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Domain-structure analysis of recombinant rat hormone-sensitive lipase

Österlund, Torben LU ; Danielsson, Birgitta LU ; Degerman, Eva LU ; Contreras, Juan Antonio LU ; Edgren, Gudrun; Davis, Richard C; Schotz, Michael C and Holm, Cecilia LU (1996) In Biochemical Journal 319(Pt 2). p.411-420
Abstract
Hormone-sensitive lipase (HSL) plays a key role in lipid metabolism and overall energy homoeostasis, by controlling the release of fatty acids from stored triglycerides in adipose tissue. Lipases and esterases form a protein superfamily with a common structural fold, called the alpha/beta-hydrolase fold, and a catalytic triad of serine, aspartic or glutamic acid and histidine. Previous alignments between HSL and lipase 2 of Moraxella TA144 have been extended to cover a much larger part of the HSL sequence. From these extended alignments, possible sites for the catalytic triad and alpha/beta-hydrolase fold are suggested. Furthermore, it is proposed that HSL contains a structural domain with catalytic capacity and a regulatory module... (More)
Hormone-sensitive lipase (HSL) plays a key role in lipid metabolism and overall energy homoeostasis, by controlling the release of fatty acids from stored triglycerides in adipose tissue. Lipases and esterases form a protein superfamily with a common structural fold, called the alpha/beta-hydrolase fold, and a catalytic triad of serine, aspartic or glutamic acid and histidine. Previous alignments between HSL and lipase 2 of Moraxella TA144 have been extended to cover a much larger part of the HSL sequence. From these extended alignments, possible sites for the catalytic triad and alpha/beta-hydrolase fold are suggested. Furthermore, it is proposed that HSL contains a structural domain with catalytic capacity and a regulatory module attached, as well as a structural N-terminal domain unique to this enzyme. In order to test the proposed domain structure, rat HSL was overexpressed and purified to homogeneity using a baculovirus/insect-cell expression system. The purification, resulting in > 99% purity, involved detergent solubilization followed by anion-exchange chromatography and hydrophobic-interaction chromatography. The purified recombinant enzyme was identical to rat adipose-tissue HSL with regard to specific activity, substrate specificity and ability to serve as a substrate for cAMP-dependent protein kinase. The recombinant HSL was subjected to denaturation by guanidine hydrochloride and limited proteolysis. These treatments resulted in more extensive loss of activity against phospholipid-stabilized lipid substrates than against water-soluble substrates, suggesting that the hydrolytic activity can be separated from recognition of lipid substrates. These data support the concept that HSL has at least two major domains. (Less)
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author
organization
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Contribution to journal
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published
subject
in
Biochemical Journal
volume
319
issue
Pt 2
pages
411 - 420
publisher
Portland Press Limited
external identifiers
  • pmid:8912675
  • scopus:0029806454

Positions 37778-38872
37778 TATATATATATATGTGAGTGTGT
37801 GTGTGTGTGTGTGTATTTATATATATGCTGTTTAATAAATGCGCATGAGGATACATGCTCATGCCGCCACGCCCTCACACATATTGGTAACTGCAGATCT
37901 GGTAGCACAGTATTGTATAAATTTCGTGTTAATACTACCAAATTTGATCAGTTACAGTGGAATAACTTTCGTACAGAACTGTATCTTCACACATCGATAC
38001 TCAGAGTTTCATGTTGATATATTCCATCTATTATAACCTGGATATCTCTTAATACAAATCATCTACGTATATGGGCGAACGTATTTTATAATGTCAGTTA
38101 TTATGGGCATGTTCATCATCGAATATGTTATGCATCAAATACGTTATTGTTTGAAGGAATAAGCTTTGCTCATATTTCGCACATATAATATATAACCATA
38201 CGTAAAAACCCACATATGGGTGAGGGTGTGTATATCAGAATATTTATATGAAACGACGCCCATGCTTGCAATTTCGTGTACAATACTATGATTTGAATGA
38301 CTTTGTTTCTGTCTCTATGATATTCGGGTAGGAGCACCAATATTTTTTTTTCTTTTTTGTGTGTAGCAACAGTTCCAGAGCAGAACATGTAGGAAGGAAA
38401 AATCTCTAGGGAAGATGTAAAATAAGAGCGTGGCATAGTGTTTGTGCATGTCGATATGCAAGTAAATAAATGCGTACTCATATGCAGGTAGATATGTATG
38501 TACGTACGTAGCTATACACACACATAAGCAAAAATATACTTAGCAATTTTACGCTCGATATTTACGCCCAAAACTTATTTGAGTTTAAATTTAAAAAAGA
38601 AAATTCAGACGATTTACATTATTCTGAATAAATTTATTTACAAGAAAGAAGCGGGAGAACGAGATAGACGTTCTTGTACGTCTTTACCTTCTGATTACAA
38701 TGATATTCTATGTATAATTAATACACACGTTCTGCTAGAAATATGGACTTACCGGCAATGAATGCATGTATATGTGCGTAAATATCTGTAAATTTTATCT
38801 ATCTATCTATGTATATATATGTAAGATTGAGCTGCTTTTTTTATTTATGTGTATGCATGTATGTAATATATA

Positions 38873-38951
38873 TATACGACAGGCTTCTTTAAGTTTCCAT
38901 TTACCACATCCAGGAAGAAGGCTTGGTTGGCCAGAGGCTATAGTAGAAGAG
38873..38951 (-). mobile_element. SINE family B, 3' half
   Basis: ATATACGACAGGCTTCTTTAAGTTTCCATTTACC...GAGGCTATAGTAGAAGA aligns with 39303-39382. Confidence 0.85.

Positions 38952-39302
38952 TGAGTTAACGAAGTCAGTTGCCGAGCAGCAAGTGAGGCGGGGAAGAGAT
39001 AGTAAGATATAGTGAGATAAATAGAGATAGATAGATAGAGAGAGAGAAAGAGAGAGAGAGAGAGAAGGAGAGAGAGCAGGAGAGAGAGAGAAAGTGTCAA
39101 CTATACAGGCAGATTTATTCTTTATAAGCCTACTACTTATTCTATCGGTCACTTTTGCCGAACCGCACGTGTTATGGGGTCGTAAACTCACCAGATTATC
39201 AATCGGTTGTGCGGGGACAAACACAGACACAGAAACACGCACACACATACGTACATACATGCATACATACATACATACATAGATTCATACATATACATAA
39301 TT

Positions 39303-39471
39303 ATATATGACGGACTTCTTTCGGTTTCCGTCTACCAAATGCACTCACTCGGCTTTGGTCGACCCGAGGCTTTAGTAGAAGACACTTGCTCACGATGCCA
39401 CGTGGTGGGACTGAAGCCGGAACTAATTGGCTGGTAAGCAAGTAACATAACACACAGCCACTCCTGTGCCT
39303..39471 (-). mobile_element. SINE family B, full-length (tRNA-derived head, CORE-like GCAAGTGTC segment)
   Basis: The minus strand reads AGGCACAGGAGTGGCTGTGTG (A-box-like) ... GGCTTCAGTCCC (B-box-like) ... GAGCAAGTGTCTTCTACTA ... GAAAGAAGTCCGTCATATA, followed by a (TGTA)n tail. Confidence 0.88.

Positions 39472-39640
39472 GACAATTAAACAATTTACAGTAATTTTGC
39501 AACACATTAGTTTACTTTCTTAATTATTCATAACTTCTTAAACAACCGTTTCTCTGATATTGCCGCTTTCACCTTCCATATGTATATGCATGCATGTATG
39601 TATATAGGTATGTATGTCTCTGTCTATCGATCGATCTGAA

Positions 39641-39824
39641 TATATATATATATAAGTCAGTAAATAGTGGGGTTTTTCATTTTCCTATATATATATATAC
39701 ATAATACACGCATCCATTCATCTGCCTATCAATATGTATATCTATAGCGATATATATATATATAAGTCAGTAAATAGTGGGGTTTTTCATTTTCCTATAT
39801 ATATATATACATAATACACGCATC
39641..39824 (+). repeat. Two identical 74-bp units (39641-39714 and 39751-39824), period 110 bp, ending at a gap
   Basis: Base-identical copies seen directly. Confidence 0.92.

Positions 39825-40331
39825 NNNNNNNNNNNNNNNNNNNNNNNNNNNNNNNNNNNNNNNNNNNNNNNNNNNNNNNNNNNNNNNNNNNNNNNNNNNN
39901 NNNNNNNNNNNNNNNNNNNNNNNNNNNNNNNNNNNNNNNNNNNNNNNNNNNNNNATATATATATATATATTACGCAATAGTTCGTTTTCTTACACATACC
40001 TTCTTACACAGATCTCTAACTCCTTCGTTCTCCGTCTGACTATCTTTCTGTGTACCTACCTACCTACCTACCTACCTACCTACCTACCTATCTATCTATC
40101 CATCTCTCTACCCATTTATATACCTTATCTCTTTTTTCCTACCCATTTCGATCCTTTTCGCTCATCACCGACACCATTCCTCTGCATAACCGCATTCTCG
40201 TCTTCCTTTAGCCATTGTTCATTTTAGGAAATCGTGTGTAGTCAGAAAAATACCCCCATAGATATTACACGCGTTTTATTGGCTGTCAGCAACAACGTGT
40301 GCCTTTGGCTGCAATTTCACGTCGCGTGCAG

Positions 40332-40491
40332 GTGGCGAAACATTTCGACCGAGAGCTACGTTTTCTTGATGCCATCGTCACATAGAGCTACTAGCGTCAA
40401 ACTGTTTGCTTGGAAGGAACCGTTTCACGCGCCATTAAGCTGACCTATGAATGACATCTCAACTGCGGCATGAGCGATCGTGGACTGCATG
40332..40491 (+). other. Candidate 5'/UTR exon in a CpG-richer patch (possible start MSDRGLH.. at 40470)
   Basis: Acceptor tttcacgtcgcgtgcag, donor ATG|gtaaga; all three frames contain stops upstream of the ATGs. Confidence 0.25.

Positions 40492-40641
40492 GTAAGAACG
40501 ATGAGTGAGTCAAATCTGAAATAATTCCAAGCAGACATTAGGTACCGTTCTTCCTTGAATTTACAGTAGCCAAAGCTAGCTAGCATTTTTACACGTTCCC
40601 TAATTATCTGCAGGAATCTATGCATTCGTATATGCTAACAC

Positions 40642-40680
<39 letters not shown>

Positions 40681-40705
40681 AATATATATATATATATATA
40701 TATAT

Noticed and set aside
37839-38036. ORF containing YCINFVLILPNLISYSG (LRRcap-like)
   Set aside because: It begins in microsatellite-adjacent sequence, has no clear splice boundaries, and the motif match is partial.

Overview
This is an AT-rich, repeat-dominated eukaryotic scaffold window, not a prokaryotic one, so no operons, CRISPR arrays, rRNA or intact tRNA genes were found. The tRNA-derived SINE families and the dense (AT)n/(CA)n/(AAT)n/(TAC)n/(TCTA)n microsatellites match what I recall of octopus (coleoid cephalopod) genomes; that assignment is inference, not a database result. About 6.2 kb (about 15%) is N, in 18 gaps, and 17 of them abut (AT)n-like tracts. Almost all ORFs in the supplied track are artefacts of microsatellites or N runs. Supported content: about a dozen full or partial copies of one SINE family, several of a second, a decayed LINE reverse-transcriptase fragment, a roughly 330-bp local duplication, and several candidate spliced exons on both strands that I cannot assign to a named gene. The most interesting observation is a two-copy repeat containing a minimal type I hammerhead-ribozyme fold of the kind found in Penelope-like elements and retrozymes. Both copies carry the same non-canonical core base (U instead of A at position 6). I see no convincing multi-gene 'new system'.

ISSN
0264-6021
language
English
LU publication?
yes
id
3bb7f944-ec9c-440f-b8dd-c3658b1abb7d (old id 1109898)
alternative location
http://www.biochemj.org/bj/319/bj3190411.htm
date added to LUP
2008-07-28 11:09:20
date last changed
2017-07-30 04:27:07
@article{3bb7f944-ec9c-440f-b8dd-c3658b1abb7d,
  abstract     = {Hormone-sensitive lipase (HSL) plays a key role in lipid metabolism and overall energy homoeostasis, by controlling the release of fatty acids from stored triglycerides in adipose tissue. Lipases and esterases form a protein superfamily with a common structural fold, called the alpha/beta-hydrolase fold, and a catalytic triad of serine, aspartic or glutamic acid and histidine. Previous alignments between HSL and lipase 2 of Moraxella TA144 have been extended to cover a much larger part of the HSL sequence. From these extended alignments, possible sites for the catalytic triad and alpha/beta-hydrolase fold are suggested. Furthermore, it is proposed that HSL contains a structural domain with catalytic capacity and a regulatory module attached, as well as a structural N-terminal domain unique to this enzyme. In order to test the proposed domain structure, rat HSL was overexpressed and purified to homogeneity using a baculovirus/insect-cell expression system. The purification, resulting in > 99% purity, involved detergent solubilization followed by anion-exchange chromatography and hydrophobic-interaction chromatography. The purified recombinant enzyme was identical to rat adipose-tissue HSL with regard to specific activity, substrate specificity and ability to serve as a substrate for cAMP-dependent protein kinase. The recombinant HSL was subjected to denaturation by guanidine hydrochloride and limited proteolysis. These treatments resulted in more extensive loss of activity against phospholipid-stabilized lipid substrates than against water-soluble substrates, suggesting that the hydrolytic activity can be separated from recognition of lipid substrates. These data support the concept that HSL has at least two major domains.},
  author       = {Österlund, Torben and Danielsson, Birgitta and Degerman, Eva and Contreras, Juan Antonio and Edgren, Gudrun and Davis, Richard C and Schotz, Michael C and Holm, Cecilia},
  issn         = {0264-6021},
  language     = {eng},
  number       = {Pt 2},
  pages        = {411--420},
  publisher    = {Portland Press Limited},
  series       = {Biochemical Journal},
  title        = {Domain-structure analysis of recombinant rat hormone-sensitive lipase},
  volume       = {319},
  year         = {1996},
}